Yesterday I got as far as reading the examples and writing out my frame. Today I sat down to write my first ever Bop. My first attempt worked technically and was something I needed to write out of myself. It stands as a poem, but didn’t say enough. Then I thought back to recent events in Birmingham. The EDL marched on the city and one of my friends was racially abused. I wanted to write about that. Go Back Home

Saffiyah Khan’s photo (smiling at protestors as she stepped in to defend a woman who was surrounded) has gone viral, I watched a video interview with her yesterday and the whole thing needs to be united against. It seems to me the Bop is a perfect form for such a political statement. So I set back to my page again.

Saffiyah Khan Birmingham Mail

I am working on a re-write and depending on whether I bag an open mic slot at HOWL tonight, might share it with the city.

Our multi-cultural city stands united.


Carrie Etter’s prompt was to describe an image in 2-5 lines and use this as the end of the poem and work back from there.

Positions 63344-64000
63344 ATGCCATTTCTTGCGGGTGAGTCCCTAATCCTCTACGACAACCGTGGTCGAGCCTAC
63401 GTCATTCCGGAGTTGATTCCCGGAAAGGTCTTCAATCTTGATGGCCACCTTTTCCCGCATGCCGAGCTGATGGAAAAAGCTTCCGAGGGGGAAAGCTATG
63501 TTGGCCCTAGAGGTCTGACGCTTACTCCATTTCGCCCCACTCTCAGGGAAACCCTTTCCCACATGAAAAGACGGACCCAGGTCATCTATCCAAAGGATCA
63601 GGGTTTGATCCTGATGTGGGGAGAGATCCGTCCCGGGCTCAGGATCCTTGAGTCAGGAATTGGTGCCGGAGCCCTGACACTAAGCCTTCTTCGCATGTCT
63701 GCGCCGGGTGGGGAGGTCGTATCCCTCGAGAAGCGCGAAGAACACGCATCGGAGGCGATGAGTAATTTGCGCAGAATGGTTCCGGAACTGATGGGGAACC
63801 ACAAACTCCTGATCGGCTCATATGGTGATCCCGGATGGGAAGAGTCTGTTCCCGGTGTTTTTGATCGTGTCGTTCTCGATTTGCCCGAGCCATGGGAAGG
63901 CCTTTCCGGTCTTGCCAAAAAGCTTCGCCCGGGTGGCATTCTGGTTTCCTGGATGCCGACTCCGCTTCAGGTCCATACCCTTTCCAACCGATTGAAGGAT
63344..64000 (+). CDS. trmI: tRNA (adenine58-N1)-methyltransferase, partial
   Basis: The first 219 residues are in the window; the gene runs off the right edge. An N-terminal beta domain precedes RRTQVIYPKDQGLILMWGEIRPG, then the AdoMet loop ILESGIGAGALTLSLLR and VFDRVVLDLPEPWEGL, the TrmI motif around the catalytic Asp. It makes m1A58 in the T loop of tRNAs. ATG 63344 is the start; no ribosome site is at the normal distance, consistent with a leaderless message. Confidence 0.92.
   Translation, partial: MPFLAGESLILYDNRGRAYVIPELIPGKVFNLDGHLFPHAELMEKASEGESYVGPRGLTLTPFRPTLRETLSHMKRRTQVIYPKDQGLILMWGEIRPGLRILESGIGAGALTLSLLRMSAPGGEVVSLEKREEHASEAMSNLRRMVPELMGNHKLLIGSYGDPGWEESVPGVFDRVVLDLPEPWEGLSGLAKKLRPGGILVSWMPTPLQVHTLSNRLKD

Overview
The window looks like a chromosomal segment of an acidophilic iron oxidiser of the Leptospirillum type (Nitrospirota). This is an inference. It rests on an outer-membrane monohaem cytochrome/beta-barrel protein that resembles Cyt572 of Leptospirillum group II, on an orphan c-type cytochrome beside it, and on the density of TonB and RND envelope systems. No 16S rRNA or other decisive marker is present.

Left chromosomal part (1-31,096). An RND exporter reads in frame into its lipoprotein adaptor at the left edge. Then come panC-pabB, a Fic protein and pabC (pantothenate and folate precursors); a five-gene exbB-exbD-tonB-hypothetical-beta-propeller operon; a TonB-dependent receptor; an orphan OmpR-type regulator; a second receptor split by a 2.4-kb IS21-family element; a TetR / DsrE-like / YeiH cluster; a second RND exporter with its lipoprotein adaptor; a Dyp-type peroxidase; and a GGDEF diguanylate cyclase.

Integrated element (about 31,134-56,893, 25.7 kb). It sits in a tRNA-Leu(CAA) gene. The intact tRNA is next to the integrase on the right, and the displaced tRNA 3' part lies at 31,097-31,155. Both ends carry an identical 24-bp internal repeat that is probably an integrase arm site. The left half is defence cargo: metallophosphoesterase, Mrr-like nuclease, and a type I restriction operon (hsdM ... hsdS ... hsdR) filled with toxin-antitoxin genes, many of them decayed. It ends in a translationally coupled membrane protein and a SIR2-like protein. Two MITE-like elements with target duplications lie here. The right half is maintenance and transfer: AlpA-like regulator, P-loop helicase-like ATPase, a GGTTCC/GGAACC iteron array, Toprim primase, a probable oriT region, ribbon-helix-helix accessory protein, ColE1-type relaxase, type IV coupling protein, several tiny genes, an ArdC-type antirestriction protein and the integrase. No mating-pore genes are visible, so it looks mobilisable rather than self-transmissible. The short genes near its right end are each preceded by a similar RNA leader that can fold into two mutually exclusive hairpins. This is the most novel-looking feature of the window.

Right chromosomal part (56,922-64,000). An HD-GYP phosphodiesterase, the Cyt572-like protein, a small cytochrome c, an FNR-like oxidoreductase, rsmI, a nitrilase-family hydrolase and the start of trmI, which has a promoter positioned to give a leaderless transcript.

I wrote about the image of Saffiyah Khan

edl The Independent

The Independent © 2017

Fighting against this dark veil

shrouding Centenary Square.

I think it is important for people to know that there were Unity Rallies, Counter Protestors and demonstrations, like the tea party held at the Mosque. 300 attended that, there were 50 EDL members. The protest was originally planned for the East Midlands, but moved to Birmingham after the Westminster attacks.

Saffiyah was not a counter-protestor, she was just in the city and came to this woman’s aid. Stepped in where others looked on.

I was not there – I was in the city in 2014 when the EDL came, I was performing at an event at the Library for Birmingham Literature Festival, an event that one poet pulled out of because her skin was the wrong colour that day. I was afraid and I was inside the library. Saffiyah states she wasn’t being brave, but it takes a lot to stand up like this. Look how straight her back is!

Jo Bell shares Late Fragment by Raymond Carver

58d3e6b0bba6c-bpfullThe Poetry School gave us Day 11: Old English Day

Old English or Anglo-Saxon verse is fascinating and powerful. To write in a typical Anglo-Saxon way, you need:

·         lines with 4 stresses (though it doesn’t matter how many feet, i.e. your line can be as short as ‘Hold. Stay! Hold, hold!’ or as long as you want providing it only has 4 stresses)
·         an optional central caesura or pause between stress 2 and 3
·         alliteration of 3 of the 4 stress words (this doesn’t have to be on the first syllable if the stress is on a later syllable, e.g. although would alliterate on ‘th’).